This kind of heightened vision comes to light in Italo Calvino's Invisible Cities as a fictional Marco Polo tells a fictional Kublai Khan about his travels to various cities, really all the same, really all Venice. Yet as he describes the city from different angles, dreamlike and fantastic (with allusions to Dante's Inferno), we can't be sure each is not a different city. I think we can apply these ways of living to how we might want to perceive art in daily life.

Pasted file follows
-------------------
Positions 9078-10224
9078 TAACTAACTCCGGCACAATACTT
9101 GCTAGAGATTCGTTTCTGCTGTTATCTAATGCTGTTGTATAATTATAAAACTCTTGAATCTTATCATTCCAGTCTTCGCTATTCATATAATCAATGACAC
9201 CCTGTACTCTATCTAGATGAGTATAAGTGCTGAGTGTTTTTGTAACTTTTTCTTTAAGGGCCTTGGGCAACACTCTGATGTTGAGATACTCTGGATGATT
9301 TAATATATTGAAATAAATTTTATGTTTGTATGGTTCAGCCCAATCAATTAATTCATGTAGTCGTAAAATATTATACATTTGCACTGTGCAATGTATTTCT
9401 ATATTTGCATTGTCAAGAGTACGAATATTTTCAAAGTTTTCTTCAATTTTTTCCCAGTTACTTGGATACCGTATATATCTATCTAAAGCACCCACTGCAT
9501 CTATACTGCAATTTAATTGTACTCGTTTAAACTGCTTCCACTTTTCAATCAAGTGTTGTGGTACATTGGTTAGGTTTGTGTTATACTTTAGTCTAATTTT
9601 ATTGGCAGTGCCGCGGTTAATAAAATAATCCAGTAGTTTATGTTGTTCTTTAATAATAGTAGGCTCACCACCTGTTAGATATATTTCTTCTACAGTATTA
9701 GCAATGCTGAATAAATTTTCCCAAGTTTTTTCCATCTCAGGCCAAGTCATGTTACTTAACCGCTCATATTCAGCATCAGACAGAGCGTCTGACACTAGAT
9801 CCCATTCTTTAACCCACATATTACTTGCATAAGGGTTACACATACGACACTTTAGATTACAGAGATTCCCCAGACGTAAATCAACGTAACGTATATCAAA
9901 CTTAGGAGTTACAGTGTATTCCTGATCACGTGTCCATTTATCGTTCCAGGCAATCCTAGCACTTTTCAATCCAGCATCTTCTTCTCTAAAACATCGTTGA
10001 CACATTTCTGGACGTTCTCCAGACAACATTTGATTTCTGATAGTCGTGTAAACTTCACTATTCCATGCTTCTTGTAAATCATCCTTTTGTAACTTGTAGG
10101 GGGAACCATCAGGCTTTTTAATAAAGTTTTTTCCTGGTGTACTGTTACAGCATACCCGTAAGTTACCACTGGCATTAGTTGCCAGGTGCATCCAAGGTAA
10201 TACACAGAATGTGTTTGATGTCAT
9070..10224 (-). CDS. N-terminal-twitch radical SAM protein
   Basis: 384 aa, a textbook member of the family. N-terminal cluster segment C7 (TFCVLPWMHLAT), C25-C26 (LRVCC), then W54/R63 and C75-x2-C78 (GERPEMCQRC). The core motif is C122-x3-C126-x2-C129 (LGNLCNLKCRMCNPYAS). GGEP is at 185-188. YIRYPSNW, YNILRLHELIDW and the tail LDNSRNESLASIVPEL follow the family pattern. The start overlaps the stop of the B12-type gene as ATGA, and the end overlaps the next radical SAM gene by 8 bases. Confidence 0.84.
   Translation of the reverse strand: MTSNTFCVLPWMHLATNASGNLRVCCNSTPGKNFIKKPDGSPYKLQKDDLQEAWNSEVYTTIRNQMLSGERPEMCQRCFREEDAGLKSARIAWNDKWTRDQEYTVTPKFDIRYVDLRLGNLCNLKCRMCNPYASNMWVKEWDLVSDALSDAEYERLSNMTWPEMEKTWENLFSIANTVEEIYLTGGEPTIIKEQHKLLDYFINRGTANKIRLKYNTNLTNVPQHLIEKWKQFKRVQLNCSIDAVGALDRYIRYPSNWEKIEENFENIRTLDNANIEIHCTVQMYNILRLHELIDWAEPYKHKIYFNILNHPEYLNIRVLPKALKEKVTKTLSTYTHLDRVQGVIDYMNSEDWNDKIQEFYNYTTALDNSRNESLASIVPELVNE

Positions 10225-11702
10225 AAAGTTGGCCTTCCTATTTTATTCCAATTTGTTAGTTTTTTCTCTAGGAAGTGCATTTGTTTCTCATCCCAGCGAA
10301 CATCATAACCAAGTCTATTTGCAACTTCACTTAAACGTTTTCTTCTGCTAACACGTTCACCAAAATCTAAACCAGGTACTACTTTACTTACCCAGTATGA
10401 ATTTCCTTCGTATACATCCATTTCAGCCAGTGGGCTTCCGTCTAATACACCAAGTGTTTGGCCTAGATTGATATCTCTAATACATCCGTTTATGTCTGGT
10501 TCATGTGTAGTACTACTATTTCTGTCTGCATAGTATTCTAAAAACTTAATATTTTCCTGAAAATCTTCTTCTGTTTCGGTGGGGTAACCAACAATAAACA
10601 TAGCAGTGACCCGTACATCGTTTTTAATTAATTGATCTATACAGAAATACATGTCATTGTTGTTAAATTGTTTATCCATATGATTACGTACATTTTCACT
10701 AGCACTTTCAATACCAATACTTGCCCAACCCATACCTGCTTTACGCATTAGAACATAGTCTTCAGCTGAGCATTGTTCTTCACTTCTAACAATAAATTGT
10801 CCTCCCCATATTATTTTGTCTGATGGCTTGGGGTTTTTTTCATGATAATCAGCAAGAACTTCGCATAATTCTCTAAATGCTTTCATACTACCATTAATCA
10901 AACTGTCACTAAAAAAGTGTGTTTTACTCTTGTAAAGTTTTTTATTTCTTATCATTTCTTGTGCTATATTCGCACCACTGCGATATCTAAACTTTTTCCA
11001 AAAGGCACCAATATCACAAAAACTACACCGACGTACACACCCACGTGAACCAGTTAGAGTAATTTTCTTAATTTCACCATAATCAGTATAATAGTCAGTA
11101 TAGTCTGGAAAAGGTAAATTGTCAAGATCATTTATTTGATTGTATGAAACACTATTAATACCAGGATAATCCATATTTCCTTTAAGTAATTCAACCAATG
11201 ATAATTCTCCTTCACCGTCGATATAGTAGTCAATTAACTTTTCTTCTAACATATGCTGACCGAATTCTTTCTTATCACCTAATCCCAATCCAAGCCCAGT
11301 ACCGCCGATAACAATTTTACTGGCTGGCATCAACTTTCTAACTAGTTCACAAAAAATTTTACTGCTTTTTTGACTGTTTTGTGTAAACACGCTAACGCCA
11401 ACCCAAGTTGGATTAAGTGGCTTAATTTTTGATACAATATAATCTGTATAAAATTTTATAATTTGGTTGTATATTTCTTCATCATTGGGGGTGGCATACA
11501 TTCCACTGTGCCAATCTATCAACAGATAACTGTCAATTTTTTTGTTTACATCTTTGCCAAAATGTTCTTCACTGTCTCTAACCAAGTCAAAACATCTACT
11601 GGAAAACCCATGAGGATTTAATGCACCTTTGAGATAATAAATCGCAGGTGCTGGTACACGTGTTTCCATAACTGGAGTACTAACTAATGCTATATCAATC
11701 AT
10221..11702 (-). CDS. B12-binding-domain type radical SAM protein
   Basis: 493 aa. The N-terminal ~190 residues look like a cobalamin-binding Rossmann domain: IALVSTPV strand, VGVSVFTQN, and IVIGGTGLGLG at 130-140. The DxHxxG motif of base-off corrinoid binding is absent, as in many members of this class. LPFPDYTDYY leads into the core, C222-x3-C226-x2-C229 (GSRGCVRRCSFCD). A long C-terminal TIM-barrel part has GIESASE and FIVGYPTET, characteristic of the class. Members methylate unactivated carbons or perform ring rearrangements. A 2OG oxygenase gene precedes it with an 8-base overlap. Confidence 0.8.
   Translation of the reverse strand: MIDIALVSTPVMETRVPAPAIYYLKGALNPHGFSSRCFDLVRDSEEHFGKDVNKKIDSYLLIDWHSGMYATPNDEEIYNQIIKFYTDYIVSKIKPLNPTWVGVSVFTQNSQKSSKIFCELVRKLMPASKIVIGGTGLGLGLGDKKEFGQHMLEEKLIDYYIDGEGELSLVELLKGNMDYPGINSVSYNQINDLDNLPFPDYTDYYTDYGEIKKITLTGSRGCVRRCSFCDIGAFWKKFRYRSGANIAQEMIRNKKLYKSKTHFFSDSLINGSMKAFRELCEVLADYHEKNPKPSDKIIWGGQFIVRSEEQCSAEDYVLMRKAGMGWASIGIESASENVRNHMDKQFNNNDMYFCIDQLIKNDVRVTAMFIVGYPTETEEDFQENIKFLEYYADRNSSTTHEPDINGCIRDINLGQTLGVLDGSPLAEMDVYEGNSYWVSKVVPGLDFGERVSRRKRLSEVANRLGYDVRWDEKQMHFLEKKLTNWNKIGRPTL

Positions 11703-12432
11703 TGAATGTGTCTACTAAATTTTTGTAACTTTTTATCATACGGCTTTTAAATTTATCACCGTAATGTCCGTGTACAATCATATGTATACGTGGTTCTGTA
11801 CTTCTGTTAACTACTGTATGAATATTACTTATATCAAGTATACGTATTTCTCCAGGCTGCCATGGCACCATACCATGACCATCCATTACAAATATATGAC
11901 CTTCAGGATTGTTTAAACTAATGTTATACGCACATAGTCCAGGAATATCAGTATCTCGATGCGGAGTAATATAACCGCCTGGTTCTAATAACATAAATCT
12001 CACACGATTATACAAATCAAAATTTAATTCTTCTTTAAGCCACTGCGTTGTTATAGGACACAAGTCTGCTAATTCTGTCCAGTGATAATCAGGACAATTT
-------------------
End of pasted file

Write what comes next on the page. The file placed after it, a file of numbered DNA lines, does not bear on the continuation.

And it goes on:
There are two ways to escape suffering…The first is easy for many: accept the inferno and become such a part of it that you can no longer see it. The second is risky and demands constant vigilance and apprehension: seek and learn to recognize who and what, in the midst of the inferno, are not inferno, then make them endure, give them space (165).
Or we can step back completely and take a photograph. And then the photograph itself becomes the art—the object transient, no longer needed. The picture forever there, to disturb or to delight, making the invisible visible.